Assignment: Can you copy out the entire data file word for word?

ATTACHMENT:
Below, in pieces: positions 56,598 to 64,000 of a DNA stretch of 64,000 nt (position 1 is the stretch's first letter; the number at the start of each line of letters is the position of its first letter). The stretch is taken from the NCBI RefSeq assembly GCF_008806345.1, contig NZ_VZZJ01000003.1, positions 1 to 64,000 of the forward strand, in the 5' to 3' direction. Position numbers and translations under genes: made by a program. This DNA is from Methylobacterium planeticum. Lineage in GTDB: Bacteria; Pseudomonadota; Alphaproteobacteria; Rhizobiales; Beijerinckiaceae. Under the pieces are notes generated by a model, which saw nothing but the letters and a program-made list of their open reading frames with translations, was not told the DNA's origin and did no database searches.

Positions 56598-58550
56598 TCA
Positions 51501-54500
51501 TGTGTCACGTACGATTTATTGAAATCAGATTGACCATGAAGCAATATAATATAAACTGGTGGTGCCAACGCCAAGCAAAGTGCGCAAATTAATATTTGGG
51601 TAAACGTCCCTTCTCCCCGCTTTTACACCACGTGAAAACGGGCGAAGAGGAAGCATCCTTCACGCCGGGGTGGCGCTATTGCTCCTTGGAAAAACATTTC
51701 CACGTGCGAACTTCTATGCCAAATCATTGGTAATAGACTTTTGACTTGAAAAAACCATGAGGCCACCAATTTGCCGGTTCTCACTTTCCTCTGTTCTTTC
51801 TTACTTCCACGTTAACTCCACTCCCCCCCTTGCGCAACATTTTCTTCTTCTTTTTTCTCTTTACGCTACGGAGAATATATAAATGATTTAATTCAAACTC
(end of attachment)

Below, in pieces: positions 56,598 to 64,000 of a DNA stretch of 64,000 nt (position 1 is the stretch's first letter; the number at the start of each line of letters is the position of its first letter). The stretch is taken from the NCBI RefSeq assembly GCF_008806345.1, contig NZ_VZZJ01000003.1, positions 1 to 64,000 of the forward strand, in the 5' to 3' direction. Position numbers and translations under genes: made by a program. This DNA is from Methylobacterium planeticum. Lineage in GTDB: Bacteria; Pseudomonadota; Alphaproteobacteria; Rhizobiales; Beijerinckiaceae. Under the pieces are notes generated by a model, which saw nothing but the letters and a program-made list of their open reading frames with translations, was not told the DNA's origin and did no database searches.

Positions 56598-58550
56598 TCA
Positions 51501-54500
51501 TGTGTCACGTACGATTTATTGAAATCAGATTGACCATGAAGCAATATAATATAAACTGGTGGTGCCAACGCCAAGCAAAGTGCGCAAATTAATATTTGGG
51601 TAAACGTCCCTTCTCCCCGCTTTTACACCACGTGAAAACGGGCGAAGAGGAAGCATCCTTCACGCCGGGGTGGCGCTATTGCTCCTTGGAAAAACATTTC
51701 CACGTGCGAACTTCTATGCCAAATCATTGGTAATAGACTTTTGACTTGAAAAAACCATGAGGCCACCAATTTGCCGGTTCTCACTTTCCTCTGTTCTTTC
51801 TTACTTCCACGTTAACTCCACTCCCCCCCTTGCGCAACATTTTCTTCTTCTTTTTTCTCTTTACGCTACGGAGAATATATAAATGATTTAATTCAAACTC